I’ve found that founders who start out assuming that they’re wrong end up doing the best. They recognize that all of their assumptions are just their best guesses. They are active listeners and are objective about the results they get early on. They test every assumption before accepting that it’s correct. They find ways to instrument their products so that they get data. Then they combine that with their gut feeling and intuition and test some more.

Rarely does a startup ultimately succeed based upon their exact original idea. Consider Facebook, which was started to be a private college directory. Consider Google, which was an Internet search engine that didn’t make money that way. My favorite story is about PhotoBucket, a very successful company that started by trying to be a photo social network. By paying careful attention to the data, founders Alex and Darren realized that people were abusing PhotoBucket to store images for free that they linked elsewhere, such as on Craigslist. Rather than fighting it, they made it easier to do and ultimately built a very large important company. They paid attention to the data and leaned into what their users really wanted. You can do the same.

7. Engage mentors

For any situation you’ll face as you build your company, there is someone out there who has faced it before. Network is perhaps the most undervalued resource by most startup founders. Techstars, and programs like it that are all about mentorship, and accelerator programs are an obvious way to tap into local  networks.  But there are many other ways. I advise a quality- over-quantity approach when it comes to mentors. Find a few experienced mentors who give first and ask for nothing in return. These   can be investors or just local entrepreneurs that you admire. You’ll be surprised at how helpful successful entrepreneurs are willing to be when you approach them in the right way. In my popular blog post “Find and Engage Great Mentors” I have written  about  tactics for establishing and maintaining great mentor relationships. Among the keys are starting with small requests via email, closing the loop with those who offer feedback, and making it easy to engage with you as a mentee by going to their office for 15 minutes instead of inviting them to coffee or lunch. Target mentors  who  actually care about you and what you’re building and leverage them early and often. But remember to give back to them and make sure they’re getting something from the relationship.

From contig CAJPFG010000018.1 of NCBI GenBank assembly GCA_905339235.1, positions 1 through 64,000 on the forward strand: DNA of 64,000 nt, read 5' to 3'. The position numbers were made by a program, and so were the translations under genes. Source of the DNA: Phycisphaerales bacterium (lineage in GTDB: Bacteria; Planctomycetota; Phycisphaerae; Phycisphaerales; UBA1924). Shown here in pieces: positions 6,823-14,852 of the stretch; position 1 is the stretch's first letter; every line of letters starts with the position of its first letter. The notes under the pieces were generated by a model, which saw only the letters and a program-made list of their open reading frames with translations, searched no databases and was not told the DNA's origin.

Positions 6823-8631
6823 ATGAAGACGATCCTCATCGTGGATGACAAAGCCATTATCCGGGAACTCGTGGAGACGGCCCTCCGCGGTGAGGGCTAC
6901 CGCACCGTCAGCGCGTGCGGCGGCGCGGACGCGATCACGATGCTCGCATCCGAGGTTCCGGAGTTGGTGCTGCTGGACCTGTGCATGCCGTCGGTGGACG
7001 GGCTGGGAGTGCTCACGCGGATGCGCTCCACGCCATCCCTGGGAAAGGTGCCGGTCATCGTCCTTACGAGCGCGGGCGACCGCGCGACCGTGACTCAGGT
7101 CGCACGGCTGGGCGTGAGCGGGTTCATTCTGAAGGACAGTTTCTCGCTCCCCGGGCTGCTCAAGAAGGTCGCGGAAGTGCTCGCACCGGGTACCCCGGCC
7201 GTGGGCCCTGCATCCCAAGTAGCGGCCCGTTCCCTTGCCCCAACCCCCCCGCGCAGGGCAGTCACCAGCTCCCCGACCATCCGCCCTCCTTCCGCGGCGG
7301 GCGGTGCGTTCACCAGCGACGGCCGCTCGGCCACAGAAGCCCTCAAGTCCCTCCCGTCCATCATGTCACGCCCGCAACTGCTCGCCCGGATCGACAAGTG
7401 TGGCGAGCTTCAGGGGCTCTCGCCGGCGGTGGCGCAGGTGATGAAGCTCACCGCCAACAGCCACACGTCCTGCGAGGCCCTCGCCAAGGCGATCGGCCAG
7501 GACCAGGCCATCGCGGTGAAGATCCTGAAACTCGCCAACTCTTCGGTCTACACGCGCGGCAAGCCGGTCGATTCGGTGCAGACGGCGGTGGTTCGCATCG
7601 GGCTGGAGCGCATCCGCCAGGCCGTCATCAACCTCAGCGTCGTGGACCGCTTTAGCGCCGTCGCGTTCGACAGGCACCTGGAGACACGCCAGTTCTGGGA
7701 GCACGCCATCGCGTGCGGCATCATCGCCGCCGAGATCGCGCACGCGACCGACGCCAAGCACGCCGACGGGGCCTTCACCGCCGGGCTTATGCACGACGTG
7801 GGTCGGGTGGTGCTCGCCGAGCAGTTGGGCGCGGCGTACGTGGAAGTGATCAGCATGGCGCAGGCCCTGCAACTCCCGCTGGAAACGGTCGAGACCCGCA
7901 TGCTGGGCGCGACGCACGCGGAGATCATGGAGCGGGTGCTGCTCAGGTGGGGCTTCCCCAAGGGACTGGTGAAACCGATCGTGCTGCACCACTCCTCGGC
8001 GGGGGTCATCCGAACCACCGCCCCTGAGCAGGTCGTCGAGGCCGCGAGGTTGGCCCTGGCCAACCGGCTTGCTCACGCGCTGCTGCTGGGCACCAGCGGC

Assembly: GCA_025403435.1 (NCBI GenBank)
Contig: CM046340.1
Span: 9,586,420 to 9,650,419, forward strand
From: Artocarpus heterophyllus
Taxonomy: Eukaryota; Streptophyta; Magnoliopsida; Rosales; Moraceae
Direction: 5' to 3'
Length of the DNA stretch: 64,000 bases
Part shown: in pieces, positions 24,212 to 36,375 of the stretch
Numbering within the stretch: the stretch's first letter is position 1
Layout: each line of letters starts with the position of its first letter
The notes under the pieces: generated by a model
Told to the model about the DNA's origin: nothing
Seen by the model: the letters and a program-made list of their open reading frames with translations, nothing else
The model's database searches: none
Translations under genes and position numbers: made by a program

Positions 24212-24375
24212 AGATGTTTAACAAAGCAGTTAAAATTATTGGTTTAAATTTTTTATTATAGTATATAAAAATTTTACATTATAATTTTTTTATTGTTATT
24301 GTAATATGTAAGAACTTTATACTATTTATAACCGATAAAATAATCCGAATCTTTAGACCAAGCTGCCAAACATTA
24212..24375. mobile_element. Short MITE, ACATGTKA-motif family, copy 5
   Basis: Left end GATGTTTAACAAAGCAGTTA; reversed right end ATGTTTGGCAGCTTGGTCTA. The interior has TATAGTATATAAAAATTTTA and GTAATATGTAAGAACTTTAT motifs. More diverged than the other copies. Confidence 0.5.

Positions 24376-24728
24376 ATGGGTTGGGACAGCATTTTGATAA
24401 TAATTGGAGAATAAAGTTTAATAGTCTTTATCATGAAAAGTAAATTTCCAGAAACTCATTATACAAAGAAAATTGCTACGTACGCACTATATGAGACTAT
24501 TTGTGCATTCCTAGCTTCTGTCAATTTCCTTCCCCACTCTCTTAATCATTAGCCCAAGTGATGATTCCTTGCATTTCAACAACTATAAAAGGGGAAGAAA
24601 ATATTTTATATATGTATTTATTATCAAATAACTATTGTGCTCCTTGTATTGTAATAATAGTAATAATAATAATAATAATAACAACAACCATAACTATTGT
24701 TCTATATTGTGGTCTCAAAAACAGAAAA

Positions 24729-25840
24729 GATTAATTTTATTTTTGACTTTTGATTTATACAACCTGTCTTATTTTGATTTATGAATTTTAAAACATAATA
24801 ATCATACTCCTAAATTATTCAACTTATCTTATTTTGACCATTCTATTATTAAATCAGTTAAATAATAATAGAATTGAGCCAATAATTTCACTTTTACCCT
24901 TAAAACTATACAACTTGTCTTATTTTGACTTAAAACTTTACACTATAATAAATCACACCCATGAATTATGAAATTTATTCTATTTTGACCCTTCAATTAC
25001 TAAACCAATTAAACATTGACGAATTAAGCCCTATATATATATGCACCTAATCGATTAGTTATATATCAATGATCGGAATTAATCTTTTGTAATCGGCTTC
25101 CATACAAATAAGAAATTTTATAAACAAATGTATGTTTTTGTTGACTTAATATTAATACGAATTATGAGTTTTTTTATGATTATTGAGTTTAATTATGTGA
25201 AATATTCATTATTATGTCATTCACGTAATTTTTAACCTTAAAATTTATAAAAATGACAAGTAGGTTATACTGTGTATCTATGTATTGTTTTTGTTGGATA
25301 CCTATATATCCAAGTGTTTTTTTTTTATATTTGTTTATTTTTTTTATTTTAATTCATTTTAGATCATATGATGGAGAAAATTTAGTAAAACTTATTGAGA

Great mentor relationships eventually become two-way. And you’ll find that the right ones can change your company in ways that are very impactful.

8. Establish the company

A common mistake with startups is a lack of formality and documentation. There’s no quicker way to kill a promising company than by neglecting to set up an appropriate structure. Consult an attorney early and pick one that is experienced with startups. A great question to ask them is how many companies they’ve worked with that have attracted venture capital. That will give you an indication of their level of experience in working with promising companies. They’ll help you understand what makes sense for you in terms of corporate structure and give you basic agreements you can use with early employees or contractors. That way you won’t wake up one day and discover that all your hard work is worthless because you don’t own the intellectual property. Setting up the company also protects you personally in case of downstream liability.

And, if you’re going to build a real company, well then, it needs to be a real company.

9. Understand financing options

I’ve worked with around 1,000 companies that have successfully raised about $15 billion dollars in capital. The one question I always ask when I’m first approached by startup founders hoping to raise money is, “Do you need to raise money at all?” Bootstrapping is highly underrated. I can tell you from first-hand experience that owning your entire company when you sell it is very exhilarating. I often say that if you can bootstrap, you should bootstrap. It’s the only way to stay totally in control of your own company and it’s the only way to have it all be owned by your team when you eventually go public or sell it. So the first question you should be asking yourself is why you need to raise money in the first place. If you have no good answer, take that into consideration.

Of course, some startups will need outside capital to have a chance at being successful.

In that case, recognize that there are several options available. I’ll call them customer capital, venture capital, angel capital, and loans.

Anyone who has ever gone to a bank for a startup loan knows that this is not the business of banks. They will loan money only to people who have money and will not consider the startup any form of valid collateral in that equation. However, there are groups that make loans to startups, such as Lighter Capital. Generally these groups require you to already have substantial revenue in order to ensure you can pay back the loans.

Customer capital is another underrated option.

It’s how I started my first company. We took a $100,000 loan from a customer in order    to deliver a free lifetime license to use our software in the future. This was a great option for us, because we didn’t actually sell any of the company to get access to this capital.

Angel capital and venture capital are the most  well known options, of course. Angels invest with their own money and  venture  capitalists  invest on behalf of their limited partners. There are  many great resources on the web to understand angel and venture capital, but a few of my favorites include Angel.co,  avc.com,  feld.com, and of course Techstars.com.

Whatever path you choose, it’s important to work with capital partners that you trust, have a shared vision, and who will be supportive of what is ultimately in your best interests as a founder.

10. Don't wait - start

The hardest thing about starting a startup is starting. Don’t wait for permission—the world will not give it to you. Don’t wait for approval—you don’t need it. Just start building the future. You’ll find that by doing things and working toward the future you want to create, resources and opportunities will become available to you. There’s nothing like the clarity of doing. So don’t wait. Don’t find excuses. Just start doing.

Good luck on your journey toward startup success!

David Cohen, Co-CEO, Techstars